Magic Dick, aka Richard Salwitz, is best known as one of the founding members of the J. Geils Band. His brilliant harmonica playing on unforgettable cuts like “Whammer Jammer” led The Rolling Stone Record Guide to proclaim him perhaps the finest white blues harmonica player ever (although Rick Estrin might have a thing or two to say about that.)
Subsequently, he teamed up with J. Geils again in a band called Bluestime, which often toured as part of as part of B.B. King’s Bluesfest. Later, he became a regular with the Legendary Rhythm & Blues Revue led by Tommy Castro, appearing regularly on blues cruises. These days, he’s touring and recording with Shun Ng, an astonishing young vocalist and blues guitarist.
I first met Magic Dick on a blues cruise last fall, and we fell into a long conversation on the pool deck. As it happens, we have a lot in common. We both spent our formative years in Massachusetts. We both love books, with him having a surprising interest in book design. And, of course, we both love the blues.
You can learn more about Magic Dick and watch a video of a recent performance with Ng by clicking here.
Liam Mulligan, the hero of my series of hardboiled crime novels, is a big blues fan too.
“Why the blues?” Mulligan asks himself in the next novel, The Dread Line, which will be published next fall. “Why was I always drawn to music about hard times at the bottom of a shot glass? The music of the scorned and shattered. At the end of most every day—even the ones that didn’t involve shaking a tail, tracking down thieves, or staring at a broken body—I’d lean back with a glass of something bitter and drown in Koko Taylor’s growl, Buddy Guy’s soulful riffs, or the vibing wire of Stevie Ray Vaughn’s guitar. Just like my dad did before the cancer took him. He’d come through the door, exhausted from another day of delivering milk, put a scratchy Son Seals album on the turntable, pull out his Comet harmonica, and play along. Like him, I belonged to the downtrodden tribe that turns misery into music—the kind of music that warns us what the world is like and steels us against it. My old job as an investigative reporter, like my new one as a detective, was to probe the dark hearts we pray against. I’d locked eyes with murderers. Wondered, more than once, if something rotten was eating away at me, turning me into the very thing that I fear. Then the twang of a blues guitar would fill the room, preaching that even in the darkest of times, the idea of light exists—and that the purpose of life is just to live it.”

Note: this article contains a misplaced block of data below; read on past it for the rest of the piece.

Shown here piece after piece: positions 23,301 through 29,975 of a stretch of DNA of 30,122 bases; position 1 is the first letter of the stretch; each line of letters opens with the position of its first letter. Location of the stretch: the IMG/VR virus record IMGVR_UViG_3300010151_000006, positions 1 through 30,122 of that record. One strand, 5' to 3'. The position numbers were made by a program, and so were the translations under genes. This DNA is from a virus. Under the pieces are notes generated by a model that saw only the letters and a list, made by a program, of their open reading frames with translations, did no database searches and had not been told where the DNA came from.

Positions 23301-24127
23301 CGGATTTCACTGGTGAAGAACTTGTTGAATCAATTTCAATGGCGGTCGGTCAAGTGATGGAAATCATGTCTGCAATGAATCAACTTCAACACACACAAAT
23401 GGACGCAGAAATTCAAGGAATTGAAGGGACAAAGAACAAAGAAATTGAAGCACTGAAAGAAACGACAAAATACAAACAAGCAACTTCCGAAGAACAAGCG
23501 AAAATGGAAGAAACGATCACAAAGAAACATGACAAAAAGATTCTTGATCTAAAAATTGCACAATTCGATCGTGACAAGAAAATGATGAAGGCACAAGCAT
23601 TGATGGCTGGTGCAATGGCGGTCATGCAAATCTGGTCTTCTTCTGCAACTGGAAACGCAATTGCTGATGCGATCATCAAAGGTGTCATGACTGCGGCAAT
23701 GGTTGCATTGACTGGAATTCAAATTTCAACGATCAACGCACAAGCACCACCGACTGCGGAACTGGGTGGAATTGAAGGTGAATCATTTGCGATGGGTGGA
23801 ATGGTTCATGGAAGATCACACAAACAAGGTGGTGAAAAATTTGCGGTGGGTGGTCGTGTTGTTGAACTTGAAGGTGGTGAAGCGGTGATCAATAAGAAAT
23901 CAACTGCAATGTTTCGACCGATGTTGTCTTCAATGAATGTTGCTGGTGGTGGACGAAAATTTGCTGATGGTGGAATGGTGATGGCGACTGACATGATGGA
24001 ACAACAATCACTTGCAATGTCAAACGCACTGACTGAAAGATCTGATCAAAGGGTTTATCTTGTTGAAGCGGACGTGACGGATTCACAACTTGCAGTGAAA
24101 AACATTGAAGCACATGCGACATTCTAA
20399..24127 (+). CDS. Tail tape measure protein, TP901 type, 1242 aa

A Scourge of Vipers by Bruce DeSilva is the fourth in my Edgar Award-winning series of hardboiled crime novels featuring Liam Mulligan, an investigative reporter for a dying newspaper in Providence, R.I. The novel has received rave reviews in The New York Times, Publishers Weekly, and a host of other publications. You can order any of the books in the series from independent or chain online bookstores by following this link.